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Cesare Polenghi: One People, One Nation, Two Football Clubs

Since my coming to Singapore in April, I've been buzzing around local football. I supported the LionsXII at each home game, I followed the national team and the S.League, and I was there for the Lion City Cup as well.

There are surely a lot of things I still don't know and don't understand, but as a famous Buddhist monk once said: “In the beginner's mind there are many possibilities, while in the expert's mind there are few.”

So, here's my five cents.

Football-wise, Singapore and the whole region nowadays find themselves in a very peculiar situation - While there is limited experience, structures and talent, the whole of South East Asia is populated by millions of football-addicted supporters. I mean, where else outside of England would people stay up past midnight to watch a Wigan-Sunderland match?

So the main challenge here is to develop a product (meaning clubs and competitions) that can capture the imagination of the people as the English Premier League does, similarly, as the J.League did in the early nineties.

Looking around the region, there is clearly a growing football scene and a lot of goodwill, but the number of top-players is limited and thus it would certainly make sense to concentrate them in an international Asean League, a concept that has already been backed, among others, by a visionary entrepreneur such as Tony Fernandes of AirAsia fame.

As I see that as the only possible option for Southeast Asian football to grow, the question for Singapore should be: How do we prepare for such a league?

Singapore is arguably the most experienced country in the region when it comes to cross-national leagues.

The S.League today hosts teams from Japan, Brunei and Malaysia (and until a few months ago, also one from France), while the LionsXII were runners-up in the Malaysian Super League in 2012.

Local authorities must ensure that Singapore has an important role in this predestined Asean League, and in order to achieve such a goal, it is vital to continue building enthusiasm for the sport on a local scale.

Presently there are nine clubs in Singapore, all playing in the S.League, plus the de facto youth national team (Young Lions), and the LionsXII, as said, participating in the MSL. With all due respect, it is quite utopian for a city of five million people to maintain eleven competitive professional teams - a fact sadly confirmed by the low number of tickets sold for S.League games.

The ideal number of teams for Singapore is two, as in historical football cities such as Milan, Rome, Munchen, Liverpool, Glasgow, Barcelona, and, most recently, Shanghai and Osaka. Cross-town rivalry, ideally between competitive teams, has been the key to success for some of the greatest football clubs - look at what is happening in Manchester!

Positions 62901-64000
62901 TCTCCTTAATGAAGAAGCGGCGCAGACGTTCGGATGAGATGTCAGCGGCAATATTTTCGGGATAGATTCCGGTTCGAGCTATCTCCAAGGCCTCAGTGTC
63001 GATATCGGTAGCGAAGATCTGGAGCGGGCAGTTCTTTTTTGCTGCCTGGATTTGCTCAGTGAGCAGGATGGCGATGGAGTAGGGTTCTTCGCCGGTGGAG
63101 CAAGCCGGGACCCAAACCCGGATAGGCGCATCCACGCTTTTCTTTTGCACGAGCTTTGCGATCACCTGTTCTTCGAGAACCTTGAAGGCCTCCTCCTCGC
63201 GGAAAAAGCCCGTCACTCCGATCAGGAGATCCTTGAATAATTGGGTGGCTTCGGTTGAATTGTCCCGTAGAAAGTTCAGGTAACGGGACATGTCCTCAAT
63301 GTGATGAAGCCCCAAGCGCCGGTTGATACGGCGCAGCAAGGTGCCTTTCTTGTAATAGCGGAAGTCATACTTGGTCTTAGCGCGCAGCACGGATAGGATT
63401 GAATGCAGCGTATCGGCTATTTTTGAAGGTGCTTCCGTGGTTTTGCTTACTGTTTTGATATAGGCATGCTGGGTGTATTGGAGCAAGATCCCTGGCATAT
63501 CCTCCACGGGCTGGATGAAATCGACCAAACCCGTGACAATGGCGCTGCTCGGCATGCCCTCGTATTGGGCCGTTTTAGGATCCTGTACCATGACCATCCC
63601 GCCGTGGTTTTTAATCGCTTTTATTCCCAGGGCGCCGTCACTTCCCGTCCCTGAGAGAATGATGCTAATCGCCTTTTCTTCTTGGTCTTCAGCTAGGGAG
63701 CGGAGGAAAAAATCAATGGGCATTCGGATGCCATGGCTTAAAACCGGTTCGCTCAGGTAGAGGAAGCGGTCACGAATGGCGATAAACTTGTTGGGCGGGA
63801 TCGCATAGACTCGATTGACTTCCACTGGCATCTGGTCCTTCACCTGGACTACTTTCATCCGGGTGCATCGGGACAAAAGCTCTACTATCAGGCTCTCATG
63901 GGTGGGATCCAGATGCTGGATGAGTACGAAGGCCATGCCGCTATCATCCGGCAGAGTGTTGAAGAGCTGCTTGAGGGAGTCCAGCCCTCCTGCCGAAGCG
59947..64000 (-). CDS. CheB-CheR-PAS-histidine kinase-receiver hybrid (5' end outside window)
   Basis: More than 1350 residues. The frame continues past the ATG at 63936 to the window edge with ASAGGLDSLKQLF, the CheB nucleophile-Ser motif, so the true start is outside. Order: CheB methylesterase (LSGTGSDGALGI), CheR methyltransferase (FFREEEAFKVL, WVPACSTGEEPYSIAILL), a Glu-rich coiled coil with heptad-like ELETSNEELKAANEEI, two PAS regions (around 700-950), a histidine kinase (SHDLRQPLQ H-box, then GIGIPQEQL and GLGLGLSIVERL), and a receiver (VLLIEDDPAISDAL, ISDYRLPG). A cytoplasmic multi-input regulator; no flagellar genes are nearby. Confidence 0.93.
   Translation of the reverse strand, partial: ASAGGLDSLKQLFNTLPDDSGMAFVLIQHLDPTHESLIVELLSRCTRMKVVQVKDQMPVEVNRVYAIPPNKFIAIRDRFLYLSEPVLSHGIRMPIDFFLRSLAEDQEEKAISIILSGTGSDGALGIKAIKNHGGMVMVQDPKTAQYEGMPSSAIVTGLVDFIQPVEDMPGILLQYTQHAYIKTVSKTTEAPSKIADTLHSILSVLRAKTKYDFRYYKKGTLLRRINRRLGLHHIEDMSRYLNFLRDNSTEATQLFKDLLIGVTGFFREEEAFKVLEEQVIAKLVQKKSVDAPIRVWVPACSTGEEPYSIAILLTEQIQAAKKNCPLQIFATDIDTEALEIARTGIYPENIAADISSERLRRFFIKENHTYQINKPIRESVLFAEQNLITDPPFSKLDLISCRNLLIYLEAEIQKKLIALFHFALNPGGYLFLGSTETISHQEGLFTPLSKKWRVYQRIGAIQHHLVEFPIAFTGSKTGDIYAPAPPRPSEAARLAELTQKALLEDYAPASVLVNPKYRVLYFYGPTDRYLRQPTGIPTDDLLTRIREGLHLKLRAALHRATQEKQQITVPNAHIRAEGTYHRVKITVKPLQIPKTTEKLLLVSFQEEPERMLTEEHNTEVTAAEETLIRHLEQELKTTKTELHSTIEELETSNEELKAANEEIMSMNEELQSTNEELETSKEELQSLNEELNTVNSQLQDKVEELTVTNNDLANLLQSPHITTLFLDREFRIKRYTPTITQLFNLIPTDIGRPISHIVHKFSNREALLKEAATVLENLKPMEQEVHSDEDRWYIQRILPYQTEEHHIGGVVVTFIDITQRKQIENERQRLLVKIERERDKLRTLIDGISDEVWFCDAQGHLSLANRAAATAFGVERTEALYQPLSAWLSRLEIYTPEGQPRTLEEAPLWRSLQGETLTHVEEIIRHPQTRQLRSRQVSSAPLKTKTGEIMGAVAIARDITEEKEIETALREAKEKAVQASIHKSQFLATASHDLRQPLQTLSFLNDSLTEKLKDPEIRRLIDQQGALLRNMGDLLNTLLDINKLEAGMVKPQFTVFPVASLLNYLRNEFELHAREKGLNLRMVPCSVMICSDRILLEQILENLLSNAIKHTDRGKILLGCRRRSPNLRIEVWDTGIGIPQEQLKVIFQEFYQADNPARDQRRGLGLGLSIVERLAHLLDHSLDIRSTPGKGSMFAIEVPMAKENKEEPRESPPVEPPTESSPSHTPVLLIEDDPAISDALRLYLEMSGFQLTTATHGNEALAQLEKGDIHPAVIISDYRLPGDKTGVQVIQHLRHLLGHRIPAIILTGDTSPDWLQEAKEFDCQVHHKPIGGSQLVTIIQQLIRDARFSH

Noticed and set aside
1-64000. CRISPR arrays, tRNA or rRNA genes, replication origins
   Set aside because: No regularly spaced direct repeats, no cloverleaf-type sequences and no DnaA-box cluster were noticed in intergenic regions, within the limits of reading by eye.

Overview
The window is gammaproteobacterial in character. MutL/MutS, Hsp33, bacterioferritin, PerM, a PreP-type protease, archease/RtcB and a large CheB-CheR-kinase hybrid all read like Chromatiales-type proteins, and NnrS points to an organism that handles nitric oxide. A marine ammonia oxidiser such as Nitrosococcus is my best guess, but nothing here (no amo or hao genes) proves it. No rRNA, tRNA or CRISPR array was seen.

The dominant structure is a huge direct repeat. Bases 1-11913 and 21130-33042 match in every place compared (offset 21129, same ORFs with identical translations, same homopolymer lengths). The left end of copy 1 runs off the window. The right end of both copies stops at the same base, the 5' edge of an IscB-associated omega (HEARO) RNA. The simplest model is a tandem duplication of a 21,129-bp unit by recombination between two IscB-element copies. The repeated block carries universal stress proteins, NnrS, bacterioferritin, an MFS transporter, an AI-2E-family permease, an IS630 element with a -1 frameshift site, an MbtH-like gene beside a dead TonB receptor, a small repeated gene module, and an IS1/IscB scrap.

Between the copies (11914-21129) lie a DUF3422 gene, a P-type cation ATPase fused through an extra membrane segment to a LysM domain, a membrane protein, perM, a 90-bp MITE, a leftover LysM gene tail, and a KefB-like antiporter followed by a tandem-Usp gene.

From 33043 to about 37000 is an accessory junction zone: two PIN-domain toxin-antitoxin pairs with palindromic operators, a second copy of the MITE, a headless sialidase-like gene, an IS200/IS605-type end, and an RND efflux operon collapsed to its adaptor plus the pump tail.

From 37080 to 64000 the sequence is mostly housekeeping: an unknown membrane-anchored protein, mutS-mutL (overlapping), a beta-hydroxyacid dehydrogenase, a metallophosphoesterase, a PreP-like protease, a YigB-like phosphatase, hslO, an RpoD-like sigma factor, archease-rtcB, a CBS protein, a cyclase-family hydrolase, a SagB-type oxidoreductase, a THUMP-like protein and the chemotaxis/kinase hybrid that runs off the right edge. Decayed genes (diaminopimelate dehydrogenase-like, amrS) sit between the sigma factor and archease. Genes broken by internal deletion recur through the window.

Ideally, the two Singapore teams would comprise of a mix of LionsXII, Young Lions, the best S.Leaguers and some valuable foreign players. These foreign players should be picked carefully, taking into consideration those that can help the development of professional football in Singapore, as well as increasing attendance at matches.

The LionsXII currently participate in the MSL with many limitations, but once their talent pool is divided into two clubs, Singapore clubs should be treated the same as all Malaysian teams, with no special rules impairing them.

So, if to begin with, two Singaporean teams were allowed to participate in the MSL, we would have a big game in town for each round as well as a mighty Lion City Derby twice a year.

The rivalry could be developed off the pitch as well, with both clubs competing to capture the most supporters by organising social events, participating in TV shows, etc.

However, we all appreciate the fact that Singapore is all about unity, thus the two teams should by no means be divided by any racial, religious or political factors. They should be two fair competitors that mirror one another and motivate each other to keep improving.

The day the Asean League becomes a reality, Singapore would then be well placed to compete with the other regional powerhouses, something we need to be concerned with as football in Malaysia, Indonesia, Thailand and recently in the Philippines keeps growing and attracting investors.

So, what about the S.League? It should surely be kept alive as a local semi-professional league that could help foster talent, especially in young local players.

But we need to be realistic: At the moment, while stadiums are often sold-out in the rest of the region, the only local team that has won the hearts of Singapore supporters is the LionsXII. They are a well-packaged product, and more than that they are a very good team; well coached and playing entertaining football.

Entertainment from popular players is, in the end, what people want and it worked fairly well with the Lions XII. I believe that Singapore has enough resources to sustain two teams of that level. It would ready us for this inevitable Asean League, and in the meantime, if such teams be allowed to participate in the MSL, it would be a lot of fun.

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